Eduard Wiiralt

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Eduard Wiiralt
Native name Eduard Viiralt
Born (1898-03-20)March 20, 1898
Saint Petersburg Governorate
Died January 8, 1954(1954-01-08) (aged 55)
Nationality Estonian
Education Anton Starkopf
Alma mater Pallas (art school),
Dresden Academy of Art

Eduard Wiiralt (real name, Eduard Viiralt; March 20, 1898, Saint Petersburg Governorate – January 8, 1954, Paris) was a well-known Estonian graphic artist.[1]

In art history, Wiiralt is considered as the most remarkable master of Estonian graphic art in the first half of his century; the most well-known of his works include „Inferno”, „Cabaret”, „Heads of Negroes”, „Sleeping Tiger” and „Head of a Camel”.


Eduard Wiiralt was born in the St. Petersburg province as a son of estate servants. In 1909, the family moved to Estonia, where the father was employed in the Varangu estate in the Järva County. Wiiralt did not graduate from the Tallinn Art Trade School due to the start of the German occupation and revolution.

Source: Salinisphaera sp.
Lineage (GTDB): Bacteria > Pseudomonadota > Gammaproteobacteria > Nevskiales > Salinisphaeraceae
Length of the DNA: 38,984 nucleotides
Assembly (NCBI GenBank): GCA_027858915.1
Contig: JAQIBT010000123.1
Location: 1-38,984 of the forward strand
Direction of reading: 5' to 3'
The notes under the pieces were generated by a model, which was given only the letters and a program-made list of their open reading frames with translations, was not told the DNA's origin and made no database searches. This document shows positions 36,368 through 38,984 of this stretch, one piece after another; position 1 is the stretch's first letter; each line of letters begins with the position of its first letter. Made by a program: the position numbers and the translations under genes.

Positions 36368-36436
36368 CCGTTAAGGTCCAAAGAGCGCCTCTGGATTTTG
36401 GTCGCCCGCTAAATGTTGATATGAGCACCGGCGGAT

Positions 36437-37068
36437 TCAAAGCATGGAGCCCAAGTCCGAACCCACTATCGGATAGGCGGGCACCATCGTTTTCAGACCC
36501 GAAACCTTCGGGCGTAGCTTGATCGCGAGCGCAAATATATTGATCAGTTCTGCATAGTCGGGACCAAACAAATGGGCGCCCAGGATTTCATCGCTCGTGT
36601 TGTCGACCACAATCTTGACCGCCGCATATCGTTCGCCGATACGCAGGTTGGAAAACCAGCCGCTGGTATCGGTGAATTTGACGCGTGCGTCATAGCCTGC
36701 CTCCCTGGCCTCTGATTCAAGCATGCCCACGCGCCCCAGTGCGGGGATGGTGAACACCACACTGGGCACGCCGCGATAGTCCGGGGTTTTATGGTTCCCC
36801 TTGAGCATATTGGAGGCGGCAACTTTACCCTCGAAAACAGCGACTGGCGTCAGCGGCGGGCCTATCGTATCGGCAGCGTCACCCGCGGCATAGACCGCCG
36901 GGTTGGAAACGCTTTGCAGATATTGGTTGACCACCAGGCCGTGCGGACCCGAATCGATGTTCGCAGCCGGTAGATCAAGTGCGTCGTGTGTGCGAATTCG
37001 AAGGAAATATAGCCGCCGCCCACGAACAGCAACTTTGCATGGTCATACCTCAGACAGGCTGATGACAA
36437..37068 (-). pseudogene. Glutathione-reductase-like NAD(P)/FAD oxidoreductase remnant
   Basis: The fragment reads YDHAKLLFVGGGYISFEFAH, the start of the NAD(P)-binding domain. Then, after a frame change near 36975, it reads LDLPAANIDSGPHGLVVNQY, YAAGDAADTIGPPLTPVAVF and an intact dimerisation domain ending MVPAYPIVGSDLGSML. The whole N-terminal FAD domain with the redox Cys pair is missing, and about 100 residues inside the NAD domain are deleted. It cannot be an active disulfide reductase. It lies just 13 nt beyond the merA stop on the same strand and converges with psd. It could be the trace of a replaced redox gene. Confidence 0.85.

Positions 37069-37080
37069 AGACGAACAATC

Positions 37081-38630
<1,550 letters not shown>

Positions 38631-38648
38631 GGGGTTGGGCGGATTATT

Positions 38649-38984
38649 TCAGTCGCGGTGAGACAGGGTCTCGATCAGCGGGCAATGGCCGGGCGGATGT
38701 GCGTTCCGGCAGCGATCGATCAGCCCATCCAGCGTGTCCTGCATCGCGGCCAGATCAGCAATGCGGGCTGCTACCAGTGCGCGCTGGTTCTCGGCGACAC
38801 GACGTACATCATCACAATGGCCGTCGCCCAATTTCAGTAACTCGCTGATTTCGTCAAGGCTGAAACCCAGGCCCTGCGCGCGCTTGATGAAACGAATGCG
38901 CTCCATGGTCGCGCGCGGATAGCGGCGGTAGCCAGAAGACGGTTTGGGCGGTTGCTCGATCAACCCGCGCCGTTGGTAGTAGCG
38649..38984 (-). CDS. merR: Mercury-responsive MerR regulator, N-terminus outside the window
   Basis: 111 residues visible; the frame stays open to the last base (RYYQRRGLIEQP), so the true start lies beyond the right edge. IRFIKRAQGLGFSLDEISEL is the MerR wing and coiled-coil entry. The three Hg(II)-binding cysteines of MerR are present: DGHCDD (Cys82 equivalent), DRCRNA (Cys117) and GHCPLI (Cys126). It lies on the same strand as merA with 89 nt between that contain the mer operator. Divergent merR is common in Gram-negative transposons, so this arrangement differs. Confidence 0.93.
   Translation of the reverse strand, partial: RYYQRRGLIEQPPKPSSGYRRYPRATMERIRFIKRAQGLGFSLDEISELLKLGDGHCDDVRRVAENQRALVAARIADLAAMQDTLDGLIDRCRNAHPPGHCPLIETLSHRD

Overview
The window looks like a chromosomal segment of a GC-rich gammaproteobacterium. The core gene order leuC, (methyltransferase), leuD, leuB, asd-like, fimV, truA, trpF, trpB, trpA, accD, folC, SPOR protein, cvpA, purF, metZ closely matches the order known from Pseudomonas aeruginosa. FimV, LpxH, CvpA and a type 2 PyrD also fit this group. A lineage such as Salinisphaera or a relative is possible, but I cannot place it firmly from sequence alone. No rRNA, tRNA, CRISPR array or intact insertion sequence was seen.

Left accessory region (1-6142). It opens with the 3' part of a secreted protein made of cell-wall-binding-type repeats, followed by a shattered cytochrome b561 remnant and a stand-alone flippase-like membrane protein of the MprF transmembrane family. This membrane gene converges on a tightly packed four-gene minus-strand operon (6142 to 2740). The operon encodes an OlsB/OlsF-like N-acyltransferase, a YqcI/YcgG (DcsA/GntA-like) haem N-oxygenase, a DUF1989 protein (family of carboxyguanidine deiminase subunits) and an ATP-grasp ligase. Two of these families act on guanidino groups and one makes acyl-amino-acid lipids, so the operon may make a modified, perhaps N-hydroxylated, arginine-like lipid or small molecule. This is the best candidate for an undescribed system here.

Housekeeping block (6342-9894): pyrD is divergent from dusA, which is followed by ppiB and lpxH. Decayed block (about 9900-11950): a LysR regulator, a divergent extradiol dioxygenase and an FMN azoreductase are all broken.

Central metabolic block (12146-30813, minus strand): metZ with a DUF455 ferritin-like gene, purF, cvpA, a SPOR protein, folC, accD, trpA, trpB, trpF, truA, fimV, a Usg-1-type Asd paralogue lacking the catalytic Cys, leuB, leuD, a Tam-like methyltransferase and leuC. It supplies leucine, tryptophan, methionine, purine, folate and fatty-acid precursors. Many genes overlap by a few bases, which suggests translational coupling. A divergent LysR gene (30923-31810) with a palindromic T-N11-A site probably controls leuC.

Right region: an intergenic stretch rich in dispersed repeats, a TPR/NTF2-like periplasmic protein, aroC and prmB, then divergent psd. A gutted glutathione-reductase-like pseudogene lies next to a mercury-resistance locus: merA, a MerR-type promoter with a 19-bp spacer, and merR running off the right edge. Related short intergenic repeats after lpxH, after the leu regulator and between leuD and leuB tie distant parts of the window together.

Viiralt continued his studies in Tartu in Pallas in the sculpture studio of Anton Starkopf in 1919. The studies were interrupted by participating in the Estonian War of Independence. In 1922–1923, Wiiralt continued his studies, as a grantee of Pallas, in the Dresden Academy of Art in Germany under the supervision of Professor Selmar Werner. Wiiralt returned to Tartu in the fall of 1923. In 1924, Wiiralt graduated from Pallas as a graphic artist and a sculptor, and for a while, he worked there as a lecturer.

In the years 1925–1939, he lived in Paris where he created his etching Hell, but returned to Estonia thereafter. He survived World War II in Estonia. Wiiralt left for Sweden in 1945. The artist ultimately returned to Paris in the fall of 1946. At the end, he lived in the southern part of the city, Sceaux, at Rue Houdan 61. Eduard Wiiralt died at the age of 55 in Paris, in the Danncourt hospital due to gastric cancer and was buried in the Père Lachaise Cemetery on 12 January 1954.


  1. ^ "Eduard Wiiralt"


  • Kangilaski, O. (1959). Eduard Wiiralt (in Estonian). Tallinn: Eesti Riiklik Kirjastus. p. 136. 

External links

  • Art Museum of Estonia
  • Estonia’s original surrealist
  • Eduard Wiiralt Gallery
  • E-book "Eduard Wiiralt. The everyday life of the Estonian Artist"

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